"I am honored to have been asked to share the story of Arm In Arm In Africa and how my life's journey connects to the time in which I was a student at CTU.  In the thirty-eight years since ordination, the majority of my time and effort has been spent in the Twin Cities of Minneapolis and St Paul, Minnesota.  A little over a year ago, I completed thirty-five years of being involved in providing hospice care throughout the Twin Cities, with an average daily census of over 600 hundred individuals and their families experiencing end of life care.  I have also been priviledged to be a part of the pastoral staff at St. Joan of Arc Catholic Church, located in Minneapolis, a progressive, welcoming, and inclusive community that has a clear mission for social justice.  It has been through the combined experiences of hospice care and the community of St. Joan of Arc that Arm In Arm In Africa came to life.  I had participated by riding a bike numerous times from Minneapolis to Chicago in order to raise support and public awareness around HIV/AIDS.  In all honesty, I may have been looking for another way to be involved in the the AIDS crisis other than riding a bike for over five hundred miles to The Windy City every year!
 
In 2000, I had my first experience of going to Guguletu, a township near Cape Town, South Africa, as well as Malungeni, a village located in the Eastern Cape.   My original intention remained focused around HIV/AIDS.  The community of South Africa had experienced the highest rate of transmission of the HIV virus in the world community.  It became very clear, very soon that there were many layers of concern, including all areas of health care, lack of educational opportunities, and having access to basic necessities, such as food.  Within a short amount of time, Arm In Arm In Africa was formed as a Non-Profit 501(C)3 and over two hundred Minnesotans have participated in the yearly journey to be with our family in South Africa over the past sixteen years.  Our mission is simply that  "we come as a family to make a connection, person to person, arm in arm, and along the way to share our lives. It is our honor to assist in improving conditions and to create opportunities for changing the cycle of poverty and disease in South Africa."  AIAIA has remained focused in partnering with with numerous communities throughout South Africa and making a commitment to community organizing.  We continue to focus on the needs around improving educational opportunities, emergency food distributions, as well as partnering with local clinics and providing desperately needed medical supplies.  AIAIA was instrumental in bringing hospice services to the townships for the first time.  As a result of our shared commitment to community organizing, the Arm In Arm In Africa Board has unanimously agreed to open a residential hospice in Minneapolis.  A portion of the revenue would also assist with the ongoing needs in South Africa.  I see our decision to create a hospice residence in the Twin Cities  as a natural result of the shared community organizing that AIAIA and numerous communities in South Africa have been able to  achieve over the years.  We have come full circle in the last sixteen years and clearly share a desire to mutually improve our shared communities, and to see ourselves as one community working together.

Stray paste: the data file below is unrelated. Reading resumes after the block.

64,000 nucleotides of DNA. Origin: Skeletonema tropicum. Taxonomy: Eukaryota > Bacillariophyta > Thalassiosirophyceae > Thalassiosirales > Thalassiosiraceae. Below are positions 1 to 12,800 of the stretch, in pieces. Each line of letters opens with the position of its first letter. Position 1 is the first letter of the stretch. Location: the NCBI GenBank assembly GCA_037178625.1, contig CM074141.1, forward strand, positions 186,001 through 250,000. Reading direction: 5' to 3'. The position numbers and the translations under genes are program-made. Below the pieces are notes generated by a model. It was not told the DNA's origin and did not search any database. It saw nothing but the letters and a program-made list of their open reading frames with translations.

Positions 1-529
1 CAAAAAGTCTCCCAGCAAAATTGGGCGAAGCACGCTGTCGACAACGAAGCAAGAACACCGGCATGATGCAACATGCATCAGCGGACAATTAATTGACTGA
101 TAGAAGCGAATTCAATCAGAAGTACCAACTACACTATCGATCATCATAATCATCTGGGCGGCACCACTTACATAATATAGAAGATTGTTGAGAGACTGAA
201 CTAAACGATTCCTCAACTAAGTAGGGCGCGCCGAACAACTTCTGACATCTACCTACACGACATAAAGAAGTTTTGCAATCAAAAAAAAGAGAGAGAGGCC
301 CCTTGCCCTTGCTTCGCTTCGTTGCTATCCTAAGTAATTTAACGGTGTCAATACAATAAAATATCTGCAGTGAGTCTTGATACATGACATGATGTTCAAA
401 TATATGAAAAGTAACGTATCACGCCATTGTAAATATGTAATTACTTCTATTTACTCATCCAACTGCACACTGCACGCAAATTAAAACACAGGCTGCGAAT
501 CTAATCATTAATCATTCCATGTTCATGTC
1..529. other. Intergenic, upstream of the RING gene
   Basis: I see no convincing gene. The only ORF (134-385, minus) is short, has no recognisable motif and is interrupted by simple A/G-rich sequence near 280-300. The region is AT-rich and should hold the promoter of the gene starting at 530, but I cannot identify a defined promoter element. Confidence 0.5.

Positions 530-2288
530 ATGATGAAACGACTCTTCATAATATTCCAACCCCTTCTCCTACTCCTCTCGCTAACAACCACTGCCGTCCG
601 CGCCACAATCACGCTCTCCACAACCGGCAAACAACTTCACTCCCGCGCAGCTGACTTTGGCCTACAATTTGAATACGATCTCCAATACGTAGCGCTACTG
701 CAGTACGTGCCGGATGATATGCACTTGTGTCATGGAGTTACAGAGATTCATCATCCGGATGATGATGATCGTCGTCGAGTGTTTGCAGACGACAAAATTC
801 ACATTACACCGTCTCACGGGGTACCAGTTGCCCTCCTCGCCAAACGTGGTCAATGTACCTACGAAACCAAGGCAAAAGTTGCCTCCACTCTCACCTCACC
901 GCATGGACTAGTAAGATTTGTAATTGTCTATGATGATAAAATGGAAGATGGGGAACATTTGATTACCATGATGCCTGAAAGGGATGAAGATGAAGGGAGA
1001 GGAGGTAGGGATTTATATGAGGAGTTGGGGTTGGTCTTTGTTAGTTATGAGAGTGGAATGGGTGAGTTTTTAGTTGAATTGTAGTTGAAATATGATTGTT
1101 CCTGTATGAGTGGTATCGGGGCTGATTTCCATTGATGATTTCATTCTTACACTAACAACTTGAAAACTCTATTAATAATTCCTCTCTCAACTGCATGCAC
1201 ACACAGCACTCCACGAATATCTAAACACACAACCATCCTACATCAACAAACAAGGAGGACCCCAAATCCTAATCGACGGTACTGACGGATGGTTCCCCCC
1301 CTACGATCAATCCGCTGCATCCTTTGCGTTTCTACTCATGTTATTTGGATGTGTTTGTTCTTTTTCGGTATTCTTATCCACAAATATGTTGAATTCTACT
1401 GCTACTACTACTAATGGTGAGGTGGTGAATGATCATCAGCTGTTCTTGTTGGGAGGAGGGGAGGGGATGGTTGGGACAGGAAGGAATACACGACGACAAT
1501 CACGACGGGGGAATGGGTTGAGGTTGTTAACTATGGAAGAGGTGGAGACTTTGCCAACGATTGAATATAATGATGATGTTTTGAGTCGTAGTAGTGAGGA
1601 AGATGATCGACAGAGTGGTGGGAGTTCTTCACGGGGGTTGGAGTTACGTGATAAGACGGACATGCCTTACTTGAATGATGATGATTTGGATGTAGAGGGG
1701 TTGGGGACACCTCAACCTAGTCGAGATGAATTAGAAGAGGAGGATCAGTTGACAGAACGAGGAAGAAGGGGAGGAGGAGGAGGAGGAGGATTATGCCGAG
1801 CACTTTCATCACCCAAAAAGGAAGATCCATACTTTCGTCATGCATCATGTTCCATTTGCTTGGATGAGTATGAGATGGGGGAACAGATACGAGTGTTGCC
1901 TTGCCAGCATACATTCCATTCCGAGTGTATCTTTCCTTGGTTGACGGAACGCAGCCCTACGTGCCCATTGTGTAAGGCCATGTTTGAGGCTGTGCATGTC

I am sharing this story in a "post-Orlando world" in which we struggle to understand the senseless and tragic loss of life.  One of the many gifts that I feel I have personally received in my African experiences is a clearer understanding of "Ubuntu," which roughly translates to human kindness.  It is an idea from the Southern African region which means literally "human-ness", and is often translated as "humanity towards others", but is often used in a more philosophical sense to mean "the belief in a universal  bond of sharing that connects all humanity".  This belief in a universal bond that connects all of us in the  world community is sorely missing in our current political landscape in the US.  As I look back over  thirty-eight years of public ministry, I am also painfully aware of how that same message of valuing our shared humanity has been sorely missed by much of the church leadership.  As we remember and grieve the loss of our forty-nine brothers and sisters in Orlando, it is a time to remember the importance of human kindness and our commitment to love unconditionally.  I want to close with a word of gratitude for my memories of having been a student at CTU.  Your mission has always been to educate women and men for leadership within the church community that reflects a clear understanding  and commitment to human kindness, and that we can only be human together.  You have been, and you remain a beacon of hope in the church.
 

 

The journey continues..."
 

Kevin P. Considine, MA Theology

Congratulations to alum Kevin Considine who was appointed to the faculty at Calumet College of St. Joseph where he is Visiting Professor of Religious Studies. He is currently teaching Social Justice, Introduction to Religious Studies, Asian Philosophies, and Religions in Dialogue at the college.  

Kevin has been busy since he walked the halls of CTU where he received an MA in Theology in 2008. Having done his undergraduate work at Vanderbilt University, receiving a bachelor's degree in English, he has since completed his PhD in Theology from Loyola University-Chicago in May 2013.